Spend enough time with any human and you’ll find something terribly interesting about them. That’s the idea behind these short profiles of humans I’ve had the honour to know. You can read other profiles in this series here.
“Workin’ 9 to 5, what a way to make a livin’!” In the 1980s these song lyrics by Dolly Parton were on the airwaves everywhere. As a pre-teen I found it a catchy tune, and all these years later I still find it a catchy tune.
But if ever anyone doubts how far women have come in terms of putting a stake down in the world of business, just watch the trailer to the movie that this song was written for. (Go on, have a look — it’ll be fun! I’ll wait.)
Now take a moment to imagine you’re a young women in the 80s just setting out in the world. I think this mainstream movie is testament to how (un)welcoming the business world was at that time for women. Just notice how “he” is used throughout the trailer to indicate “the boss” while everyone serving him is a “she.”
Just a few short years after that movie splashed across theatre screens, Elaine accepted a position as a manager with a 5% share in a small language translation firm in Ottawa, Canada. Six years after that, she was still managing its graphics division, but now with a 50% share. By 1996, she had transformed the graphics division into a company in its own right and became sole owner.
It was around this time that I sat nervously awaiting an interview for my first “career” job — one with a salary, benefits and paid vacation. I had an English degree; this graphic design studio needed a proofreader. I didn’t know that it took far more than an English degree to decipher design specs, deal with creative types who didn’t like their work corrected and manage the ever-shifting priorities and razor-sharp deadlines that come with the industry. But Elaine Nadeau knew. And she gave me the job.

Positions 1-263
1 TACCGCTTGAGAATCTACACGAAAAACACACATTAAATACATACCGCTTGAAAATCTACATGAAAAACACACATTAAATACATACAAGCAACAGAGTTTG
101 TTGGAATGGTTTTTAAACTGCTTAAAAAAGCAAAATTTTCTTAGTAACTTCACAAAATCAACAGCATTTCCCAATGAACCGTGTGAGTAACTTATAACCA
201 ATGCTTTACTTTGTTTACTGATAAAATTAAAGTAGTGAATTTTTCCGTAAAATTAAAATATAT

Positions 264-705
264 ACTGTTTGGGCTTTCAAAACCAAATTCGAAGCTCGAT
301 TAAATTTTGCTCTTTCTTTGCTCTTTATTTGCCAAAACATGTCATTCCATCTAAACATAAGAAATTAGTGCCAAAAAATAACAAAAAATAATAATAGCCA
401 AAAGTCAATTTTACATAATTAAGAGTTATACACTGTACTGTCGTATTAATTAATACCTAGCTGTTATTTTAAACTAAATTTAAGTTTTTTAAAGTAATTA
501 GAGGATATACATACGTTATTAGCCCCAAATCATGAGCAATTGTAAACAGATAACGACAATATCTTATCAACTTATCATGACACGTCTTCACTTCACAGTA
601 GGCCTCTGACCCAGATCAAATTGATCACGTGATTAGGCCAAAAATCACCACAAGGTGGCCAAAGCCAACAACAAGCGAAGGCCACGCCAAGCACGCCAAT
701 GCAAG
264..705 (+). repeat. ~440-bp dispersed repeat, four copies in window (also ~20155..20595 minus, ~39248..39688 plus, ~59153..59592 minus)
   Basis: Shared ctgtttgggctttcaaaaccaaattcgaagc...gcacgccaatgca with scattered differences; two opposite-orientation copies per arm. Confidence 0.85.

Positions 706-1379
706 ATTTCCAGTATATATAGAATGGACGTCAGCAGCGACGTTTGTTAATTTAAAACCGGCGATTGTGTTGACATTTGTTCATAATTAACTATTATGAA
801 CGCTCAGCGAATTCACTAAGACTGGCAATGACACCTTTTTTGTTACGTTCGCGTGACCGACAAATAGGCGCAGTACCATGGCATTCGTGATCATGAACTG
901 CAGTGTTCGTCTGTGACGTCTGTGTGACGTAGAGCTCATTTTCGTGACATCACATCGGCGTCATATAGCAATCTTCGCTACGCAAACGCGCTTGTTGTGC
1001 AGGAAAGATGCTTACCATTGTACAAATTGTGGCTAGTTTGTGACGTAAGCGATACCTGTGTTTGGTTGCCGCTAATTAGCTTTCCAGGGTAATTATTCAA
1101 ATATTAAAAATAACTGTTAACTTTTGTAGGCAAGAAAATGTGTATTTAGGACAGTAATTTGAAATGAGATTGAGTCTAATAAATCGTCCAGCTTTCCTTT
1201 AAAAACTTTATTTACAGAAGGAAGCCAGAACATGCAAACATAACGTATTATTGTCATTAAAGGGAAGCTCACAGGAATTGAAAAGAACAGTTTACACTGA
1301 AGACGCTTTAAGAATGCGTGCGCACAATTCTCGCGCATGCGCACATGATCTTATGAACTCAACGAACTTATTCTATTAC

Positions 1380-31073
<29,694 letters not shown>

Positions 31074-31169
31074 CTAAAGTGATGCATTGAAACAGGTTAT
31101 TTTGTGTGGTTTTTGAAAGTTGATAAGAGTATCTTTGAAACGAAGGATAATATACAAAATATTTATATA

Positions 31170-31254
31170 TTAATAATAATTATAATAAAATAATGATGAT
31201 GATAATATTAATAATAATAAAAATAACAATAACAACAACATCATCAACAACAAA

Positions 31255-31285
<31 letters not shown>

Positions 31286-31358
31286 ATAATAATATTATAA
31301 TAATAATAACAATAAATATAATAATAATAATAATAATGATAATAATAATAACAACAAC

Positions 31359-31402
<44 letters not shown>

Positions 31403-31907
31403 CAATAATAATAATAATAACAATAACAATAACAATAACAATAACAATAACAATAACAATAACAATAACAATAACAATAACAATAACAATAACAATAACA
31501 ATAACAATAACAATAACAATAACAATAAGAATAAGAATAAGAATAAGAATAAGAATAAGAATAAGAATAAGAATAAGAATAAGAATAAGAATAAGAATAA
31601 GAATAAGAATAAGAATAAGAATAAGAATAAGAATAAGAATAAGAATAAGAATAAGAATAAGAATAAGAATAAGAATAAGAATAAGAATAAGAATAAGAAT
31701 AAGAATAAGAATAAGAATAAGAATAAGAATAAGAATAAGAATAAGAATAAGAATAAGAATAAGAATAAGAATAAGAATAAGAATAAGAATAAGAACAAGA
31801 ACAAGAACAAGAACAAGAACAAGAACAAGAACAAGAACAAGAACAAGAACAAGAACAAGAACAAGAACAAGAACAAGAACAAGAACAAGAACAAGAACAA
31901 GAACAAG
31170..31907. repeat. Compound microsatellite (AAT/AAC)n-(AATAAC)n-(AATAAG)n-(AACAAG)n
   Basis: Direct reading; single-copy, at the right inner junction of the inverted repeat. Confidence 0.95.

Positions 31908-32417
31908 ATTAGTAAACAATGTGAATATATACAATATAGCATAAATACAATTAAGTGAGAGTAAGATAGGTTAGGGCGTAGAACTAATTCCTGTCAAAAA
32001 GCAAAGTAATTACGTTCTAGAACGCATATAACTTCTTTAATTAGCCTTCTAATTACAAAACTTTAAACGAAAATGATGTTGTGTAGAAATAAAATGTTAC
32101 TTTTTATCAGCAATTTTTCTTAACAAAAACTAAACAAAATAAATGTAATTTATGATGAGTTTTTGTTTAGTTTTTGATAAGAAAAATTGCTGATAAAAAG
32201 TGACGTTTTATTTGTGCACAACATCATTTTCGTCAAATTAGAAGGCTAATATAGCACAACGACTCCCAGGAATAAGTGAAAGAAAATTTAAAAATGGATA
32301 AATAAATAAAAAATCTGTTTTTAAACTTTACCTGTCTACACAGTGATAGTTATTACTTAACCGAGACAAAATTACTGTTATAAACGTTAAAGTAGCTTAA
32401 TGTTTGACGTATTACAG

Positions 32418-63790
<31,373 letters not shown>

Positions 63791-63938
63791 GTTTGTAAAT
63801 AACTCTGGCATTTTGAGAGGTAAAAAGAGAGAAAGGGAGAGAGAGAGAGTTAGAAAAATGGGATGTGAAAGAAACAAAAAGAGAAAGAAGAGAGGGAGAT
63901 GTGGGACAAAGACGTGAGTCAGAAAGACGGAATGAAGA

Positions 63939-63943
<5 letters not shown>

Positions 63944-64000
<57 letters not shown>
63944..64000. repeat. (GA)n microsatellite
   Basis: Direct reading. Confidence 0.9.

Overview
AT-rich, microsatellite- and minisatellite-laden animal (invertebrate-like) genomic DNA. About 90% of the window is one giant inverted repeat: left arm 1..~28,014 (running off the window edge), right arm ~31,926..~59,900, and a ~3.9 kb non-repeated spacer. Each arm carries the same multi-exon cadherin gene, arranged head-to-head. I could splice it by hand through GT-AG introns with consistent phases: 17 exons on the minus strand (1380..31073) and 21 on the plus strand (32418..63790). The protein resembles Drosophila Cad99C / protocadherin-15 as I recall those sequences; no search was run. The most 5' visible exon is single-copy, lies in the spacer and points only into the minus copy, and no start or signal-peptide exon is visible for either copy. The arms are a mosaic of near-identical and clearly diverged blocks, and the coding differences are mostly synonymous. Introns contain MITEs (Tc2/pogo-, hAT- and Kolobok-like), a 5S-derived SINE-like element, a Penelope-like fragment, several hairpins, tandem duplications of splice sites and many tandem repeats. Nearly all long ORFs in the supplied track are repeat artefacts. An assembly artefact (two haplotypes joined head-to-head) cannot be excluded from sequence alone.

But she gave me much more than that — she believed in my potential, she brought me to meetings with even her most important clients and she taught me what it meant to survive as an entrepreneur. In sum, she was my first mentor. I’ve been fortunate to have other generous mentors in my life since then. But like most “firsts” in life, she remains special to me.
How did you choose your career path?
I agreed to help my cousin out with his business for a year and I haven’t left the industry since.
What has been the most difficult thing you’ve had to face?
Dealing with bank managers, 25 years ago — they did not encourage women in business!
What kind of demands, if any, does a successful career like yours make on family life?
Fortunately, I waited to have my children later which gave me a chance to be available during the intense development years of the business.
If you didn’t work, what would you do?
Difficult question, I really enjoy my work! Probably study music and volunteer for different organizations.
What is your greatest extravagance?
Travel — also my passion!
What one word do you think is most commonly used to describe you?
What do you consider to be your greatest life achievement to date?
My two sons.
If you could come back to earth as another human, who would it be?
What aspect of humanity do you most deplore?
Crime and wars.
What aspect of humanity do you think is most worthy of celebrating?
“Elaine Nadeau” © Valberg Imaging
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